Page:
1
$\begingroup$

Suppose $H_{1}$ and $H_{2}$ are both subgroups of the group G. We want to show $$H_{1}\bigcap H_{2}\leq G$$

This means(by the sub-group test): $$b^{-1} \in H_{1}\bigcap H_{2}$$ and $$ab \in H_{1}\bigcap H_{2}$$ for all $a,b$

The intersection of the 2 subgroup is non-empty since the identity element of is contained in both subgroups and thus their intersection must necessarily contain e.

I proceed next to show that if $$ab$$ is in the intersection then it must necessarily be in both subgroups. This implies from the inverse property of subgroup that $$b^{-1}$$ is in both subgroup.

But does this necessarily means that $$b^{-1}$$ is in the intersection of the 2 subgroups? I'm not inclined to say yes because while it is necessarily true that anything that is in the intersection must be in the 2 subgroup, the converse is certainly not true.

$\endgroup$
1
$\begingroup$

This is how it's usually done: Take $a, b \in H_1\cap H_2$. That means that we have $a, b \in H_1$, and we have $a, b \in H_2$. Since both $H_1$ and $H_2$ are subgroups of $G$, we know that $ab \in H_1$ and $ab \in H_2$. Therefore, $ab \in H_1\cap H_2$.

Showing that $a^{-1} \in H_1\cap H_2$ is very similar: Since $a \in H_1$, we know that $a^{-1} \in H_1$. In the same way we have $a^{-1}\in H_2$. This means exactly that $a^{-1} \in H_1\cap H_2$.

$\endgroup$
  • $\begingroup$ I assume there must exists a bicondition relating the subgroups and the intersection of all the subgroup. This means that for any element, x, in all the subgroups, it must necessarily be contained in the intersection. $\endgroup$ – Mathematicing Jun 2 '15 at 8:00
  • $\begingroup$ @Mathematicing That is what intersection means. For any kind of set $X$ with subsets $Y, Z$, the intersection $Y\cap Z$ is exactly those elements that are in both $Y$ and $Z$. In this case, the intersection $H_1\cap H_2$ is exactly those elements of $G$ that are in both $H_1$ and in $H_2$. $\endgroup$ – Arthur Jun 2 '15 at 8:01
2
$\begingroup$

There are some issues with your reasoning. You want to show that $H_1\cap H_2$ is a subgroup of $G$.

For this you need to show that $b^{-1}\in H_1\cap H_2$ and $ab\in H_1\cap H_2$ for all $a$ and $b$ in $\mathbf H_1\cap \mathbf H_2$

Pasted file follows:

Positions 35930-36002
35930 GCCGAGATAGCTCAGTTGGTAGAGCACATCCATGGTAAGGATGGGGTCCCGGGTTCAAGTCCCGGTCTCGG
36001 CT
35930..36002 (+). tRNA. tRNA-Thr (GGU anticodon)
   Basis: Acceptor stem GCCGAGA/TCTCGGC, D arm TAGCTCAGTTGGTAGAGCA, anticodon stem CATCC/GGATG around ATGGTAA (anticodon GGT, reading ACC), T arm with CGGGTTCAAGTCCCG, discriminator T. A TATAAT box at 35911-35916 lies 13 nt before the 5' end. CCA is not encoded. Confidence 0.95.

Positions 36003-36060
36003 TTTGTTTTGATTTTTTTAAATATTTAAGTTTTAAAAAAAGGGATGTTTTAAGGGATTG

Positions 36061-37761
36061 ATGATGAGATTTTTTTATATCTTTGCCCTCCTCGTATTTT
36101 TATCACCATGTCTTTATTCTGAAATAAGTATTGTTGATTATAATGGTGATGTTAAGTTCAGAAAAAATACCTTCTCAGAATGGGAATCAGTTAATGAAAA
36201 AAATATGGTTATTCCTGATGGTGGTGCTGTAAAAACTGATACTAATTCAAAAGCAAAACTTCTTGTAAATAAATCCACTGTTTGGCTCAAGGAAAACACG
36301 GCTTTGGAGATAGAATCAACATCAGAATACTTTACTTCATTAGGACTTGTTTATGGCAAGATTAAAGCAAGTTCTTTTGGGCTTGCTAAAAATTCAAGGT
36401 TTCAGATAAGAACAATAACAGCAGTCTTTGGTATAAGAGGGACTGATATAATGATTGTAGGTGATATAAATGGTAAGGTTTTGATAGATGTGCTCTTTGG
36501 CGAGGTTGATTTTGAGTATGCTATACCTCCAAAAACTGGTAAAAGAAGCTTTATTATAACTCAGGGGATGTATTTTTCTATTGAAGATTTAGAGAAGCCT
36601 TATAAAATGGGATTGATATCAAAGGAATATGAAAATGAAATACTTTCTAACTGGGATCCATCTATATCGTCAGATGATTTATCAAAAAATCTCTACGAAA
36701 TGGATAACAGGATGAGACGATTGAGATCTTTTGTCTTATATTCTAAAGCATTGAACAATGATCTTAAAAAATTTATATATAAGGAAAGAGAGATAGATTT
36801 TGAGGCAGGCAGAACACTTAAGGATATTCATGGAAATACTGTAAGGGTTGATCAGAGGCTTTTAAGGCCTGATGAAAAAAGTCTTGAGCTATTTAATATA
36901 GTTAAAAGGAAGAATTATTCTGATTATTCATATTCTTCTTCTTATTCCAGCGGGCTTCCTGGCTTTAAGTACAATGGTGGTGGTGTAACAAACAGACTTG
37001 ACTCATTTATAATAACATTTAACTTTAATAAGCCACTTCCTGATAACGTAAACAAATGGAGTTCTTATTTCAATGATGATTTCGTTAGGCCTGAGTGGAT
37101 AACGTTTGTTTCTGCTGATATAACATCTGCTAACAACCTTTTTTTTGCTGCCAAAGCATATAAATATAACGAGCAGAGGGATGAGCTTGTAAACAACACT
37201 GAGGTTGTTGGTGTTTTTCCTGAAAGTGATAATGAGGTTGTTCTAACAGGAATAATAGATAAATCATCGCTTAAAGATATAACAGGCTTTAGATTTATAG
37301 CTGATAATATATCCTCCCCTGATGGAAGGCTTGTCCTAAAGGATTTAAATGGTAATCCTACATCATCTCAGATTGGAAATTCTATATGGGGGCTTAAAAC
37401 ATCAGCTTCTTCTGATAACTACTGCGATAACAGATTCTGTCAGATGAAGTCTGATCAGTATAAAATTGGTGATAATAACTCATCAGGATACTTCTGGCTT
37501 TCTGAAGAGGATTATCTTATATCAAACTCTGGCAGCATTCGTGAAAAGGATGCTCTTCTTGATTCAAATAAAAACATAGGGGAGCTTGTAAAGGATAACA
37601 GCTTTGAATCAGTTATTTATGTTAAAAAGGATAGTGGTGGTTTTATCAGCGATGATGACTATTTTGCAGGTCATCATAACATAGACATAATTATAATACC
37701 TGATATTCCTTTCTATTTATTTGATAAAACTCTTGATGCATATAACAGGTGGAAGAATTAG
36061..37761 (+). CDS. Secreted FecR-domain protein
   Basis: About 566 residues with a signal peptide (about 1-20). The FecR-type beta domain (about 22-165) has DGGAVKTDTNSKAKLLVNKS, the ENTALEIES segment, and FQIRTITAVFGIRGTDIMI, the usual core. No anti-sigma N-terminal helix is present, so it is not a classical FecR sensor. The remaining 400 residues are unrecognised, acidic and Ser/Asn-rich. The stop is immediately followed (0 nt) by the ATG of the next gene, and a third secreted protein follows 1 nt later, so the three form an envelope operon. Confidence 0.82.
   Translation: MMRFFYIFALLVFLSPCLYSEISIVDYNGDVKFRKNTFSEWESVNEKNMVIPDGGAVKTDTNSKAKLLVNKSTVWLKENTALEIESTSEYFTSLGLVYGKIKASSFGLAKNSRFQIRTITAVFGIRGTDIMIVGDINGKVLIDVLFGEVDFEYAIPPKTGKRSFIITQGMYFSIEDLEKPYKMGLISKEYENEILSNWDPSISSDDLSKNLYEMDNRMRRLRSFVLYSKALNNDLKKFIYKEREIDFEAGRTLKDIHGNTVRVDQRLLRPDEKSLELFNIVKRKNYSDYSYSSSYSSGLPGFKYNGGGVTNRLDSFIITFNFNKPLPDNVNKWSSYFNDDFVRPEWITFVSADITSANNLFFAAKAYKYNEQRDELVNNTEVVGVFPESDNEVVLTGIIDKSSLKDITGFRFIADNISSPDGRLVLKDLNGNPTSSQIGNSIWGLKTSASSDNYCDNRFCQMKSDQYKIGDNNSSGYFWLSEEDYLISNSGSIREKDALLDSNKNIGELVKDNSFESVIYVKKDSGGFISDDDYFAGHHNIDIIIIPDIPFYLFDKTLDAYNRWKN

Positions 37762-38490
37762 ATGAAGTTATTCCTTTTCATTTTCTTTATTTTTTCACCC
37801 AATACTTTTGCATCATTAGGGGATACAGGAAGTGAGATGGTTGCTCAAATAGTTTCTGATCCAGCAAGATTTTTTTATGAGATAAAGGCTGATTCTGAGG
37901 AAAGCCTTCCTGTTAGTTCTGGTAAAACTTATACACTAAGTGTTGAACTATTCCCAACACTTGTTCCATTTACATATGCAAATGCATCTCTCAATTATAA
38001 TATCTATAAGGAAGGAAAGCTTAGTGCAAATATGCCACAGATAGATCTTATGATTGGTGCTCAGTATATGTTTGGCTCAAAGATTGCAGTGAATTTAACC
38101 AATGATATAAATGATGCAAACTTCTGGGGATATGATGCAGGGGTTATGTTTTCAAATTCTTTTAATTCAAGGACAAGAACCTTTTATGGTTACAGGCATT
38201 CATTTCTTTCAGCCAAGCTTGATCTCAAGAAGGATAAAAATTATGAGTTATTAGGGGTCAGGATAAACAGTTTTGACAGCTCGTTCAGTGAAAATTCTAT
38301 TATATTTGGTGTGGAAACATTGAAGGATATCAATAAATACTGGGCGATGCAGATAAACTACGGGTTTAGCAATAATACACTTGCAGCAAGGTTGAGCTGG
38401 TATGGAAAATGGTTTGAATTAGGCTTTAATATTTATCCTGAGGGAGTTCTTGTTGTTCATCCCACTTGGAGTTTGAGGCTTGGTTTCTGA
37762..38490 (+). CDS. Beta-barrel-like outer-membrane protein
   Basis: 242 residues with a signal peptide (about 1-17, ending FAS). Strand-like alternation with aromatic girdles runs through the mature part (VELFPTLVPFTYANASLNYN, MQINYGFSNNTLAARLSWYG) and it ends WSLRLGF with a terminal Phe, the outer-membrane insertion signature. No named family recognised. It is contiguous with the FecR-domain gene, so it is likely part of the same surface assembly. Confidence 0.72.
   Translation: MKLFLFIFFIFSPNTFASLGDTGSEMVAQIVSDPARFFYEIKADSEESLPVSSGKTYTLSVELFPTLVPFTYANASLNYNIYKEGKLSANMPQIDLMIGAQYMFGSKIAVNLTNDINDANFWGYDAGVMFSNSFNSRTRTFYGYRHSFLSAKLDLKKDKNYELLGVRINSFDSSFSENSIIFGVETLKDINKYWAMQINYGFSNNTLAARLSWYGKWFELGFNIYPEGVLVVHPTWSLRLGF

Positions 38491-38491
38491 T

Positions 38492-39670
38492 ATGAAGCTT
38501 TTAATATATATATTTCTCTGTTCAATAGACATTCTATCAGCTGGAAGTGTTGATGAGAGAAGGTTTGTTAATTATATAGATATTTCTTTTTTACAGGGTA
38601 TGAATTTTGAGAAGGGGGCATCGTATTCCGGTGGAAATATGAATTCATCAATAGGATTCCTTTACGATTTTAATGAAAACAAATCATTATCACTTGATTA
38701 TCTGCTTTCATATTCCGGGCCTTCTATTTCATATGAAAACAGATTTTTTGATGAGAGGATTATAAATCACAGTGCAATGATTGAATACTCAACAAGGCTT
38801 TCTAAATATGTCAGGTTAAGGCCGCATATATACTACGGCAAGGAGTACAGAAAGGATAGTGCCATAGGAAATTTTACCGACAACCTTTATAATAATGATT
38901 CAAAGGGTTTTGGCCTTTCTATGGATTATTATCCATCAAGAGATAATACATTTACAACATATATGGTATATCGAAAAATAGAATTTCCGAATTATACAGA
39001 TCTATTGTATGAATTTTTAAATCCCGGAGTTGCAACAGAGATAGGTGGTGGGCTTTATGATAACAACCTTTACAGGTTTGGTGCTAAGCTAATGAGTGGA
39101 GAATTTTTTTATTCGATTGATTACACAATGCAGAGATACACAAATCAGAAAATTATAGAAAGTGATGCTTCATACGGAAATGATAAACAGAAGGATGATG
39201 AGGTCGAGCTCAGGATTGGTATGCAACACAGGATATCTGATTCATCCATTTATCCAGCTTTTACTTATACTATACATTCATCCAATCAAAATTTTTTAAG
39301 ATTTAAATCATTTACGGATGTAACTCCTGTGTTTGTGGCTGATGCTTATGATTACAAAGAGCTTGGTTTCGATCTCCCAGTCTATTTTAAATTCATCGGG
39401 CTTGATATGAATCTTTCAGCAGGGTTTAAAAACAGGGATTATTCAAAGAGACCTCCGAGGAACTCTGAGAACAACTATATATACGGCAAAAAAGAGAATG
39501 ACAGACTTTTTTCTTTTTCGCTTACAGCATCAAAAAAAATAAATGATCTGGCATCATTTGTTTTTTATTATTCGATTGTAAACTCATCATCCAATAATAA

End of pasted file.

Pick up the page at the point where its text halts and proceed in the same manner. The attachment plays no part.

(You didn't write the part in bold above, which is crucial.)

Then you write:

I proceed next to show that if $ab$ is in the intersection then it must necessarily be in both subgroups.

This is a tautology and will lead to nothing. If $ab$ is in the intersection $H_1\cap H_2$ then by definition it is in both $H_1$ and $H_2$. This has nothing to do with group theory.

What you ought to so is show that if $a, b\in H_1\cap H_2$ then $ab\in H_1\cap H_2$. This is true. For this gives $a, b\in H_1, H_2$, and by the subgroup property, we have $ab\in H_1, H_2$, which is same as saying that $ab\in H_1\cap H_2$.

Similarly for the inverse part.

$\endgroup$
  • $\begingroup$ That reasoning was really bad. It was done so in spur. Thanks for pointing it out. $\endgroup$ – Mathematicing Jun 2 '15 at 8:09
0
$\begingroup$

First you need to show that $H_1 \cap H_2$ is non empty , this is true because $e \in H_1$ and $e \in H_2$ because they are both subgroups of $G$ and so $e \in H_1 \cap H_2$

Now you need to show that if $a \in H_1 \cap H_2$ and $b \in H_1 \cap H_2$ then $ab \in H_1 \cap H_2$, this is also true because $a \in H_1 \cap H_2 \implies a \in H_1$ and $a \in H_2$ and the same thing for $b$ and so $ab \in H_1$ and $ab \in H_2$ and so $ab \in H_1 \cap H_2$

Finally you need to show that if $a \in H_1 \cap H_2$ then $a^{-1} \in H_1 \cap H_2$ , this is also true because $a \in H_1 \cap H_2 \implies a \in H_1 \implies a^{-1} \in H_1$ and also $a \in H_1 \cap H_2 \implies a \in H_2 \implies a^{-1} \in H_2$ and so $a^{-1} \in H_1 \cap H_2$ and so the intersection is a subgroup

$\endgroup$

Your Answer

By clicking “Post Your Answer”, you agree to our terms of service, privacy policy and cookie policy

Not the answer you're looking for? Browse other questions tagged or ask your own question.